Our inquiry-based approach helps students of all ages learn to use the artistic process—focusing on exploration, discovery, and skill building across a variety of art media.
Founded in 1977 to develop and nurture visual arts experiences for New York City youth, this website is a place for us to share our resources, lesson plans, and learnings beyond New York.
Our age-appropriate and standards-aligned lessons, activities, and other resources are designed for the ease of educators and the delight of their students.
Our teaching philosophy follows the standards outlined in:
- New York City Department of Education Blueprint for Teaching and Learning in Visual Arts
- New York State Learning Standards for the Visual Arts.
The Three-Part Lesson
Our teaching model includes three components: engagement, work time, and reflection.
Each lesson begins with engagement, a time to actively engage students by modeling the creative process. During engagement, artist instructors introduce the art materials and tools students will work with through open-ended inquiry. As the artist instructor models the art making process, they speak their process out loud, pose questions, elicit students’ ideas, observations and questions, and often invite students to model the process for each other.
The next part of each lesson is work time. During this time, students engage in the art making process independently, exploring materials and techniques, and applying the concepts learned during engagement. During this time, artist Instructors provide individual support, posing questions that support exploration and discovery, celebrating and sharing students’ discoveries, and helping them problem solve.
Finally, students reflect on their process individually and as a group. They look closely at their own work and that of their classmates, articulate their process and ideas, and share the insights, discoveries, challenges, and solutions gained during work time. Reflection is a key component of all Studio lessons. By giving language to their experiences, students deepen their understanding of both their own art making process and the diverse approaches of their classmates.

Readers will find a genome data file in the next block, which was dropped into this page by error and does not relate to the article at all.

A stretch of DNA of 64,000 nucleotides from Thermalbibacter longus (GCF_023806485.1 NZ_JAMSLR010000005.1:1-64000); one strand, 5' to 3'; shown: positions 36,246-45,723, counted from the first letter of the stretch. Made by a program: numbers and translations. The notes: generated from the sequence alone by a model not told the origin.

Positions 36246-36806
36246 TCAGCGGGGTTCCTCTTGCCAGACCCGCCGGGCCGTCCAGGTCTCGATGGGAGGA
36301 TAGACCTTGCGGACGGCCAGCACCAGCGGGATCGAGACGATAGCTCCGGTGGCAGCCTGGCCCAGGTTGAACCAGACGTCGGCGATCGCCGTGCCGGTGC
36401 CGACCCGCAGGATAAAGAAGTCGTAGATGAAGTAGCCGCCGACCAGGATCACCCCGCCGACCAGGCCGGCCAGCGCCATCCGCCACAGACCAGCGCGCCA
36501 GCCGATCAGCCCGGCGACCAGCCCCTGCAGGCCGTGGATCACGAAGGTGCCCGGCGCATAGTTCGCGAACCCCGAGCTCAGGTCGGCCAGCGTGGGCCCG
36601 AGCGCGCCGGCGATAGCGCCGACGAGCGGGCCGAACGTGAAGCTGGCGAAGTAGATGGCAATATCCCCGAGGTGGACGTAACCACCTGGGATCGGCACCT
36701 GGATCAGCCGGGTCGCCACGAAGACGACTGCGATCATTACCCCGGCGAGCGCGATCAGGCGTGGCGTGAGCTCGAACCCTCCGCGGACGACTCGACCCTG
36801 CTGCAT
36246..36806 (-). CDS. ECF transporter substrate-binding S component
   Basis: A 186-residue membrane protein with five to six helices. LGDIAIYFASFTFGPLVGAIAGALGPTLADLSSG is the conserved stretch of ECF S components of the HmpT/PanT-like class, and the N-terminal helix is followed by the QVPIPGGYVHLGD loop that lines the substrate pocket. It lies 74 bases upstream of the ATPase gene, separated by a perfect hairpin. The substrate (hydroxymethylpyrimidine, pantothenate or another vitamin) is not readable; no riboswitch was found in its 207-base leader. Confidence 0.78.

Importance of Exploration
Exploration is a key component of our teaching practice. Students explore art making tools and materials in order to learn their qualities, what they can do, and how they can manipulate them to create different expressive effects. Students explore artistic ideas and concepts through engaging in close looking and inquiry with works of art.
Our approach is student-centered, encouraging student choice and the development of a unique artistic voice. Through rich art making experiences, students gain the skills and techniques they need in order to make meaning and express themselves in the language of art. Exploration, skill building, and expression are valued and nurtured through our teaching method.
Our units are differentiated by grade bands—K-2, 3-5, 6-8, and 9-12, with 3K and Pre-K as their own categories. These grade bands reflect children’s developmental stages in art making. As students advance through each grade band, they develop their skills and confidence in a range of art media, develop their imaginative capacities, and find their artistic voice.
Studio in a School was a very fun, creative and engaging program. Children got to expand their vocabulary, creativity, and explore art materials.– classroom teacher, Early Learning Center
LEARN & EXPERIENCE
Pre-K through 12 Student Lessons
Explore scaffolded lessons for students of all ages. Download units and full lesson plans—search by media, grade, and much more!